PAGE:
wane of the wax

The Rocket in bronze on Place du Centenaire outside the Montreal’s Centre Bell (Photo: M9ike http://www.flickr.com/photos/miggs43/with/4499071055/)

Gone form the earthly ice he may be, but Maurice Richard doesn’t lack for statues to recall him in his hey-day. A striding Rocket glares on in bronze outside Montreal’s Centre Bell while inside the old Forum he’s stuck on the bench   — looking like a quizzical Tintin? Maybe that’s just me.

Destination Moon? The Rocket at Montreal’s Forum. (Photo: Jonathan Cohen)

Another Richard leans confidently away from an unseen checker outside Montreal’s Aréna Maurice-Richard … which I guess is no coincidence. There’s one more Rocket in  Hull, a federal statue honouring number 9 in Parc Jacques Cartier in Hull, Quebec.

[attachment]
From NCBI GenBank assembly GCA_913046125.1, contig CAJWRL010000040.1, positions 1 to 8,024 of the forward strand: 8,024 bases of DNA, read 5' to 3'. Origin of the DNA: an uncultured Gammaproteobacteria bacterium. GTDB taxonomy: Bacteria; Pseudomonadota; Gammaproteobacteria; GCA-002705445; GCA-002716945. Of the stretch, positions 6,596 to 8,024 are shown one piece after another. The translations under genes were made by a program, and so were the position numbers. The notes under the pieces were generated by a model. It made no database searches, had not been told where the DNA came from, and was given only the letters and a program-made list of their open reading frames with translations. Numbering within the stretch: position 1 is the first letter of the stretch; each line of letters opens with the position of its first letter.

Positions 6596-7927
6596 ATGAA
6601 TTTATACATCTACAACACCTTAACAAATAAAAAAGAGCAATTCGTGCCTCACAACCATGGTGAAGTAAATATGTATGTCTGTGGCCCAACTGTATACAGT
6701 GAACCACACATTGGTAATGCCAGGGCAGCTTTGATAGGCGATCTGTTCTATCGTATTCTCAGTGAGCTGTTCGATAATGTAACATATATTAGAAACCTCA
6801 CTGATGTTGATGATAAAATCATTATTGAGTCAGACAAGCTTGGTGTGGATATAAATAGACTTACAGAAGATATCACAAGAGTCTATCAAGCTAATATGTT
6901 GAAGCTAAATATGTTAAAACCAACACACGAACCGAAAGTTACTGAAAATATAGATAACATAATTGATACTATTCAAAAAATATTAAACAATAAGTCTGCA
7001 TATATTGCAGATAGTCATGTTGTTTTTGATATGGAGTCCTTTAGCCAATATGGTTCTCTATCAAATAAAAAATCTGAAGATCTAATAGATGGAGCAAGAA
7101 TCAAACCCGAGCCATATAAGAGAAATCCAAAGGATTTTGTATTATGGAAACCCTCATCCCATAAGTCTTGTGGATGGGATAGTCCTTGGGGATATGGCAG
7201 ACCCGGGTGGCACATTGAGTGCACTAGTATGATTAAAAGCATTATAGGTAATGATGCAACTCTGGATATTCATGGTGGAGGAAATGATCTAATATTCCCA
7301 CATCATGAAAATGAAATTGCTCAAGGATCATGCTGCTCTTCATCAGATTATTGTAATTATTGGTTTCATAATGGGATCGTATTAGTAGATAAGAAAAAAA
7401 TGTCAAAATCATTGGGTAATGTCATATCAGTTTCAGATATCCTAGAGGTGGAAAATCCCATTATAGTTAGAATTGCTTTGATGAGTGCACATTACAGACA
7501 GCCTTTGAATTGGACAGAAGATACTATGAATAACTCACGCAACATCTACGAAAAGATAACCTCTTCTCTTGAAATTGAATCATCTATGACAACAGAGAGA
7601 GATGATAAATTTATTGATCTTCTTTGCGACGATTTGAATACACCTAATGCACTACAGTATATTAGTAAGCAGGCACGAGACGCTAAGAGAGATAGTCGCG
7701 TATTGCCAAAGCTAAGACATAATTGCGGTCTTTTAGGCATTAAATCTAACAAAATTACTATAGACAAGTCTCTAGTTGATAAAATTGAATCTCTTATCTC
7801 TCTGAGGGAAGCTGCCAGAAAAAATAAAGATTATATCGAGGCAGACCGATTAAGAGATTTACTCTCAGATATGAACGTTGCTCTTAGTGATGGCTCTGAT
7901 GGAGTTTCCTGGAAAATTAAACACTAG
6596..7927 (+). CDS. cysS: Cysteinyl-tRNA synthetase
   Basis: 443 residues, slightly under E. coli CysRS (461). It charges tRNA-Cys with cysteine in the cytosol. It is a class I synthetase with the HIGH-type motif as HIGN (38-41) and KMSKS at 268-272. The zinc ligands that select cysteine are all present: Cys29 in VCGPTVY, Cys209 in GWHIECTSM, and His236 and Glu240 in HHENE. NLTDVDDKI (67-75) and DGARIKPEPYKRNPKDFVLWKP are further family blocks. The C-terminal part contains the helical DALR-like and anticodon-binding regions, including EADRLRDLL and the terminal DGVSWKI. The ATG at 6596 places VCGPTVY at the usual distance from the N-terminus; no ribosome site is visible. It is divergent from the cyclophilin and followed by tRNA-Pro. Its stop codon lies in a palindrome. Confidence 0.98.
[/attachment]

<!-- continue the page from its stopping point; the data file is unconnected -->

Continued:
All of this by way of an update on that old waxen Richard that used to bestride a stricken Glenn Hall (see the November 29 post “Waxed”). As mentioned, Richard and Hall were sculpted in or around the 1960s by Josephine Tussaud, a descendant of the original Madame, for her Musée de Cire de Ville Marie, which once occupied a corner of Ste. Catherine West and Drummond in Montreal. When that and the rest of the city’s wax museums closed down, Quebec City’s Musée de la Civilisation acquired many of their artifacts.  Alas, according to Serge Poulin at the Musée, the hockey players are not in the collection that survives today. Melted down, then? A terrible end that would have been, even for those awkwardest of  mannequins. I prefer to think to someone had the humanity to cart them home, on the Métro, and keeps them to this day in the living room, as a year-round holy (and particularly Quebecois) crêche.

A wry Rocket, in Jacques Cartier Park in Hull. (Photo: SimonP)